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Saudi Arabia is one of the world's top customers for international arms companies, even though some of the weapons end up with terrorist groups. DW's Matthias von Hein asked Andrew Feinstein why that is.
Andrew Feinstein is known in South Africa for his decision to resign his parliamentary mandate in 2001 to protest the refusal of his party, the ruling African National Congress (ANC), to allow an inquiry into a suspicious multibillion-dollar arms deal. He chose to investigate the scandal himself and published the results in a book. It was followed by "The Shadow World," an investigation into the global arms trade, which has been turned into a feature length documentary.
DW: The United Nations have, on multiple occasions, accused the Saudi-led coalition of committing war crimes in Yemen. Yet the flow of weapons to Saudi Arabia continues unabated. Why?
Andrew Feinstein: Saudi Arabia sits on the biggest reserves of oil in the world and oil is incredibly important to the West. A close political alliance with Saudi Arabia has various political advantages in terms of the price of oil, the availability of oil supplies, et cetera. Saudi Arabia has — especially over the last 25 to 30 years — become a more and more important ally of Western governments in Middle Eastern politics generally and is — together with Israel — the go-to ally for Western governments. So to provide those two countries with arms and weapons makes sense.
Even when a Saudi dissident journalist is killed in the Saudi Consulate in Istanbul?
Saudi Arabia can do whatever it wants. They have a free pass. It's a country that perpetrates massive human rights abuses against its own people and actually beheads more people every year than ISIS, ISIL, al-Qaida and all its offshoots combined and propagates the most conservative form of Islam, known as Wahhabism.
Saudi Arabia has a very complex relationship with elements that are sometimes described as Islamist extremist groups: there seems to be a sort of agreement that these militant groups will not target the Saudi royal family, because it provides them with various types of support, primarily of a financial kind. There is unequivocal evidence that Saudi has and continues to support some of these groups against whom the West is engaged in a war on terror. This makes the nature of the West's relationship with Saudi Arabia extremely complex and sometimes difficult to understand.
When American weapons turn up in Yemen on the side of the Houthis, America will feign real concern. But it's so obvious to anyone who follows the arms trade how they get there. These are weapons that are sold to Saudi Arabia, which Riyadh then provides to Islamist groups it's allied with in Syria in the fight against the Assad regime. And some of the same groups are operating in Yemen, which is how they end up being used against the Saudi-led coalition. Many of the weapons are smuggled through Oman, which often acts as the sort of conduit of illegal weaponry.
How can you export to Saudi Arabia when it so obviously flies in the face of German arms export control regulations, European common position on arms exports and the international arms trade treaty? Because, sadly, the regulation is a voluntary exercise. That's the case in Germany, just as it is in the United Kingdom, in Spain, France or in Italy. And I think amongst the worst transgressors in this regard in Europe are the United Kingdom and Germany.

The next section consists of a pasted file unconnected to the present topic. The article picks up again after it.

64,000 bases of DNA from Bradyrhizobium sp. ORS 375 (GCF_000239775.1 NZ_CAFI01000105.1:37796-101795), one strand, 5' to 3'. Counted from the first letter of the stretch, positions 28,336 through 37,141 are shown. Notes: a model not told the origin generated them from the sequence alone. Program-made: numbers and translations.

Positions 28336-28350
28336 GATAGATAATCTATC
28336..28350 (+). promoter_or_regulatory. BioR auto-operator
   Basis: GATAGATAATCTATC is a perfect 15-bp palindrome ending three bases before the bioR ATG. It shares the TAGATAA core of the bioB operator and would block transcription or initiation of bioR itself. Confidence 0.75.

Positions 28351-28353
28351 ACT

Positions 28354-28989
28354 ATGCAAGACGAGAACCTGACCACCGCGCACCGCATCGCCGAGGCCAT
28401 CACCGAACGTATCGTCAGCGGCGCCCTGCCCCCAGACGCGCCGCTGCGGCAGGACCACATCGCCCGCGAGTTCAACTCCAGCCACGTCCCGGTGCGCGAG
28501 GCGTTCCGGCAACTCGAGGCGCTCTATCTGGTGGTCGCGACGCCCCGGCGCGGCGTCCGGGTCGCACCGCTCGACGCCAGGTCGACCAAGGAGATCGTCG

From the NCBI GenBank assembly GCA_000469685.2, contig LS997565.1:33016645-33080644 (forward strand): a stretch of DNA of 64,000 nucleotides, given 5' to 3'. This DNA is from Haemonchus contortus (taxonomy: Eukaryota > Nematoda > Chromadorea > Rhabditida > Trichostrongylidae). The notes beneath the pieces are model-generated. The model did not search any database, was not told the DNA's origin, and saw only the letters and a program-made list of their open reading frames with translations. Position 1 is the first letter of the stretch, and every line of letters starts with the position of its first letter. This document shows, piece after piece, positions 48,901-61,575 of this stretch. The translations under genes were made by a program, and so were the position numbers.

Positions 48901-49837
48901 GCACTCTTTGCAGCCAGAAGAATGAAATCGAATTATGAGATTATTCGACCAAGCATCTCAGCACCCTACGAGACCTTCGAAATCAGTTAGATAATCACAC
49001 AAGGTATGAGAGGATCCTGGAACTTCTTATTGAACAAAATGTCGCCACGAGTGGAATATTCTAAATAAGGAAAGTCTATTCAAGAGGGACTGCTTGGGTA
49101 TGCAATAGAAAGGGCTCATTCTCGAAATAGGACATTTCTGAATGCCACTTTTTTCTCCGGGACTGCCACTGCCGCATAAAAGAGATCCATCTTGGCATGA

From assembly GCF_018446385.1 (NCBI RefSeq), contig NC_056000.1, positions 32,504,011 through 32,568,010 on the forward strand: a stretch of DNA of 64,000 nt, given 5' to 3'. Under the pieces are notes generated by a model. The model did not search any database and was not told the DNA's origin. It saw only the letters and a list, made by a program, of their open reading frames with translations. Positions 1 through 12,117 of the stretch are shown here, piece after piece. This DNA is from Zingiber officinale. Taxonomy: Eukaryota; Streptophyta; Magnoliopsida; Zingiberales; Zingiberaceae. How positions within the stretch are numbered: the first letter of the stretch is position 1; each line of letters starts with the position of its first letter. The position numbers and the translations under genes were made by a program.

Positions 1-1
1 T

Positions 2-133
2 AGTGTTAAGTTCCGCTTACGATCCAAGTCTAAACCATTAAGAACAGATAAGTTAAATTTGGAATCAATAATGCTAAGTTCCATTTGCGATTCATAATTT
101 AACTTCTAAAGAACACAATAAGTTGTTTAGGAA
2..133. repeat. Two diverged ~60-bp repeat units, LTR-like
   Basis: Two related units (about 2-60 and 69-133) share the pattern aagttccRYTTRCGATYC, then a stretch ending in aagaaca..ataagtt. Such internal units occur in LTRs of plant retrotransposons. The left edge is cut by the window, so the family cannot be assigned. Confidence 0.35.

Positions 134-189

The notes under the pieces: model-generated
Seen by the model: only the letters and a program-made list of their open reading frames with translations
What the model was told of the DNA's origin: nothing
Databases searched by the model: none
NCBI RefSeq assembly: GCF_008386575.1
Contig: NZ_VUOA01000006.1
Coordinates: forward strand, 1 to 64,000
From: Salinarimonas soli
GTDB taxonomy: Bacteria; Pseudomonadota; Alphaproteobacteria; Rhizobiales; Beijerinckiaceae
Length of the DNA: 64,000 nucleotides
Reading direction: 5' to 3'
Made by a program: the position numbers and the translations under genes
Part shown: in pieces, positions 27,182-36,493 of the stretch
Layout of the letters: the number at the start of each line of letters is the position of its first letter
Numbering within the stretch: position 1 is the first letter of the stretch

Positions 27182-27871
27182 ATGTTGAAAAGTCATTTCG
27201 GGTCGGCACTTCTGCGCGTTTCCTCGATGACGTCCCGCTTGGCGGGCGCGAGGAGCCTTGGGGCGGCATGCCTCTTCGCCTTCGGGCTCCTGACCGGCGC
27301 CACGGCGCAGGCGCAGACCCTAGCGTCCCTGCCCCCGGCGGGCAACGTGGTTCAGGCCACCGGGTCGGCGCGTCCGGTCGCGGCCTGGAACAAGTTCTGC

But German politicians often pride themselves in Germany's very restrictive arms export guidelines and regulations.
Germany has restrictive arms exports only when it suits Germany. When it suits it politically, it turns a blind eye to arms exports that it shouldn't be allowing through its own laws and international obligations — including sales to Saudi Arabia. So to take one example: Rheinmetall exports certain ordinance to Saudi Arabia and probably the United Arab Emirates as well. In order to do so, they set up a factory in Sardinia in Italy. The ordinance is exported to Saudi Arabia and is used in the air war in Yemen, which clearly violates all of Germany's exports regulations. So, when German authorities are confronted with this, they say they don't control those exports, but that they are rather controlled by the Italian authorities, who, in turn, say they have nothing to do with the exports, because it's a German company. This, in essence, is a way for the governments of Germany and Italy to ensure that their companies can export pretty much what they want to whomever they want.
And there are additional examples of this: Rheinmetall has a partnership with Denel, the South African state arms exporter. Why would they do that? Because South Africa's Arms Export Control Committee doesn't even meet anymore, it's completely nonexistent. So Rheinmetall and other German companies can export whatever they want to South Africa and they know full well that those materials can then be exported on to whoever the end customer is. German companies are doing this all over the world and the German government is very well aware of it.
Andrew Feinstein is a founding director of Corruption Watch. The nongovernmental organization investigates corruption to develop measures to combat corrupt behavior by corporations and governments.
The interview was conducted by Matthias von Hein.